During the month of August, women in the industry started the #IAmTourism campaign. The purpose of this initiative is to acknowledge and celebrate, the number of women who had an impact on the industry. Women are known for their resilience, discipline, courage and survival skills, which are critical as we open the industry for travel. New opportunities will arise for women who have lost their jobs, and the reward will be more promising for the women entrepreneurs in tourism. While we anticipate the tourism recovery, women must empower themselves with a wider skill set and additional knowledge. To meet these needs the UNISA Graduate School of Business Leadership (SBL) Executive Education (ExecEd@SBL) offers amongst other, the Executive Development Programme for Women in Tourism. This programme aims to equip women with critical knowledge and skills, not only to become managers in a tourism business, but also to be empowered as an entrepreneur.

Amongst the biggest challenges women face, are a lack of confidence and low self-esteem. Many women think they are not good enough or worthy to become entrepreneurs, despite their academic qualifications. Research highlights cultural barriers and access to resources such as finance, as additional challenges to the empowerment of women leaders and entrepreneurs. Going forward we need the retrenched single mother with a post school qualification to be developed as an entrepreneur in her rural community. She needs to trust the knowledge she accumulated through her post school qualification and experience she has gained in the industry to start a small business, focusing on her core capabilities.

The World Travel and Tourism Council (2018) highlights that “Tourism has the potential to be the first step into formal economy for women who come from underserved communities”. Therefore, women in local communities must create co-operatives to ignite a tourism value chain. Collaborative initiatives amongst women have the potential to establish tourism villages, consisting of a bouquet of tourism products for domestic tourists to enjoy. Conventional leadership styles might not be appropriate under these new initiatives, as women often find comfort in their traditions, culture and heritage. There is an opportunity for women traditional leaders to support, mobilize and encourage women entrepreneurs in tourism. Through transformational leadership, our traditional leaders can mentor women entrepreneurs while they develop and expand their tourism products.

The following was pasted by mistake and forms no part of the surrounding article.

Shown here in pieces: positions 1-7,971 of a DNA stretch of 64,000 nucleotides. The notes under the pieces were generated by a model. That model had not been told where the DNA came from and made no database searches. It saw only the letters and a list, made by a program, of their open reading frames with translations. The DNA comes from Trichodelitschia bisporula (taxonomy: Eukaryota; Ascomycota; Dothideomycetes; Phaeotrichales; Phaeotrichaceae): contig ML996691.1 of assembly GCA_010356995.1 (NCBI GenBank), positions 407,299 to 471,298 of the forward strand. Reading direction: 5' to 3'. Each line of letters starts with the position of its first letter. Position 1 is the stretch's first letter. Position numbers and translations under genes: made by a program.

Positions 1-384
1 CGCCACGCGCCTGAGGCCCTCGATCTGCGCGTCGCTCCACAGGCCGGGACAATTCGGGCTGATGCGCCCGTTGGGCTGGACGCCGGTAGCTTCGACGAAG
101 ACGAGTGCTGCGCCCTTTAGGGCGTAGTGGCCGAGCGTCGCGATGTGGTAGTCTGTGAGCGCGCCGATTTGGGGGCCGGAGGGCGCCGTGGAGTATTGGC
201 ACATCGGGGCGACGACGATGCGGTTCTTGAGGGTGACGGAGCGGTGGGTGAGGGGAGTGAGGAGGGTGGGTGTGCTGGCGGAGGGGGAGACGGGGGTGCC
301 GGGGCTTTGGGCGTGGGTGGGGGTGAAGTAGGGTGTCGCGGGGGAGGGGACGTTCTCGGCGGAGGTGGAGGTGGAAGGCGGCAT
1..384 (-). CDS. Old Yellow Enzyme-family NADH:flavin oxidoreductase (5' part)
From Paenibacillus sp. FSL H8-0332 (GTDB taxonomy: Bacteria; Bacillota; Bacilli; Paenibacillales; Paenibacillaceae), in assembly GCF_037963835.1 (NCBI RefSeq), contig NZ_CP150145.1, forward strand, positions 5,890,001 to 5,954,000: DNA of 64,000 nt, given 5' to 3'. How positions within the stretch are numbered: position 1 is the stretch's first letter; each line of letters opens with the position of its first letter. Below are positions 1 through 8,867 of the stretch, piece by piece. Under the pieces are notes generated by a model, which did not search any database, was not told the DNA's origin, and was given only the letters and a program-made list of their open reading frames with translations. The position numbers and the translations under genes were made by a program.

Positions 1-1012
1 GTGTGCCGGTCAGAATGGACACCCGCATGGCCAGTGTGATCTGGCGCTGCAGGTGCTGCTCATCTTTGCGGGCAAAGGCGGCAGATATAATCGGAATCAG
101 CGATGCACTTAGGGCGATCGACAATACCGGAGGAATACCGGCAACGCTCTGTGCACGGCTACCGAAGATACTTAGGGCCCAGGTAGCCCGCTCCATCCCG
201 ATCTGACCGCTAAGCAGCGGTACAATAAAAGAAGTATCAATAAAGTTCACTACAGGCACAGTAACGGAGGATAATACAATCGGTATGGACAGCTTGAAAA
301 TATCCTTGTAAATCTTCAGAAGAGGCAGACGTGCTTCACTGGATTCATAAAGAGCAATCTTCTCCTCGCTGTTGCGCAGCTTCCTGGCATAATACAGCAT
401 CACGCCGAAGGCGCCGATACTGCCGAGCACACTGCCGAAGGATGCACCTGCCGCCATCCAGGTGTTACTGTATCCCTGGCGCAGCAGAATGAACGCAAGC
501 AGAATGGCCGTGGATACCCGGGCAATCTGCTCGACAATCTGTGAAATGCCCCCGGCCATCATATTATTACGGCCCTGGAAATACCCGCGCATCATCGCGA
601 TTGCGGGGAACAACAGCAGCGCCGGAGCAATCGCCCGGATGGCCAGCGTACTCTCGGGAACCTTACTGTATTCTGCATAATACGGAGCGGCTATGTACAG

The Department of Tourism offers tourism capacity building programmes, where entrepreneurs are encouraged to join a local tourism organization (LTO). Special tourism business funding programmes are available through the Industrial Development Corporation (IDC), where women entrepreneurs can borrow money at favourable interest rates. These are some of the initiatives to equip women in the transformation of the tourism economy.

Women entrepreneurs in tourism has an opportunity to develop and establish authentic and innovative tourism products. During this time of tourism recovery these tourism products can be refined by the domestic market and marketed to source markets as bucket list experiences.

By 2023 South Africa must have new and fresh tourism products aligned with world class experiences. We need be ready to welcome tourists to our shores when international travel restores to its previous levels. Therefore, we cannot afford to wait until travel has recovered, but use this time to groom our women as tourism entrepreneurs. Therefore #IAmTourism during a time where #WomenInTourism must be #TourismStrong as we prepare to #RestartTourism.

Applications for the EDP WiT open 15 September 2020.

Article submitted by: Prof Nellie Swart, CMP, Programme Leader: Executive Development Programme for Women in Tourism

Publish date: 2020/08/28